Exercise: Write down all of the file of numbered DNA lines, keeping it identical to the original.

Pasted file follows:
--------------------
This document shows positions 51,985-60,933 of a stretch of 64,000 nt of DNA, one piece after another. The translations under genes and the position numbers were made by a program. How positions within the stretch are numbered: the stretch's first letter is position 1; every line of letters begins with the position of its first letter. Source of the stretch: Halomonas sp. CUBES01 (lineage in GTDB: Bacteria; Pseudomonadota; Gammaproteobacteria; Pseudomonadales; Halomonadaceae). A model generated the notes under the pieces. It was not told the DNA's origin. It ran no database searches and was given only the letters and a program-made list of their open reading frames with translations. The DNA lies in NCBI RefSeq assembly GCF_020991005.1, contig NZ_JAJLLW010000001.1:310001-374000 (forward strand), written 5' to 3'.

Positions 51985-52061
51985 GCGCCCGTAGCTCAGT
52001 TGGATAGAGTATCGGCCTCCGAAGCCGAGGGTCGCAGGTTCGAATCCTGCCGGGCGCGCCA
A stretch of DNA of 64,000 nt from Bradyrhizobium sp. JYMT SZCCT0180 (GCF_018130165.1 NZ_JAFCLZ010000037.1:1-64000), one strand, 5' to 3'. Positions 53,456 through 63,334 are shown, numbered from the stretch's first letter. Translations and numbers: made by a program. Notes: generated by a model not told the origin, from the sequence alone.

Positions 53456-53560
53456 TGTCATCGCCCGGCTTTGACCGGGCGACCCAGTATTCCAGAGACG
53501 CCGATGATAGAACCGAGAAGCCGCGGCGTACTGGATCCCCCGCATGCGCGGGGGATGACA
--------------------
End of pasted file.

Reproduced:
This document shows positions 51,985-60,933 of a stretch of 64,000 nt of DNA, one piece after another. The translations under genes and the position numbers were made by a program. How positions within the stretch are numbered: the stretch's first letter is position 1; every line of letters begins with the position of its first letter. Source of the stretch: Halomonas sp. CUBES01 (lineage in GTDB: Bacteria; Pseudomonadota; Gammaproteobacteria; Pseudomonadales; Halomonadaceae). A model generated the notes under the pieces. It was not told the DNA's origin. It ran no database searches and was given only the letters and a program-made list of their open reading frames with translations. The DNA lies in NCBI RefSeq assembly GCF_020991005.1, contig NZ_JAJLLW010000001.1:310001-374000 (forward strand), written 5' to 3'.

Positions 51985-52061
51985 GCGCCCGTAGCTCAGT
52001 TGGATAGAGTATCGGCCTCCGAAGCCGAGGGTCGCAGGTTCGAATCCTGCCGGGCGCGCCA
A stretch of DNA of 64,000 nt from Bradyrhizobium sp. JYMT SZCCT0180 (GCF_018130165.1 NZ_JAFCLZ010000037.1:1-64000), one strand, 5' to 3'. Positions 53,456 through 63,334 are shown, numbered from the stretch's first letter. Translations and numbers: made by a program. Notes: generated by a model not told the origin, from the sequence alone.

Positions 53456-53560
53456 TGTCATCGCCCGGCTTTGACCGGGCGACCCAGTATTCCAGAGACG
53501 CCGATGATAGAACCGAGAAGCCGCGGCGTACTGGATCCCCCGCATGCGCGGGGGATGACA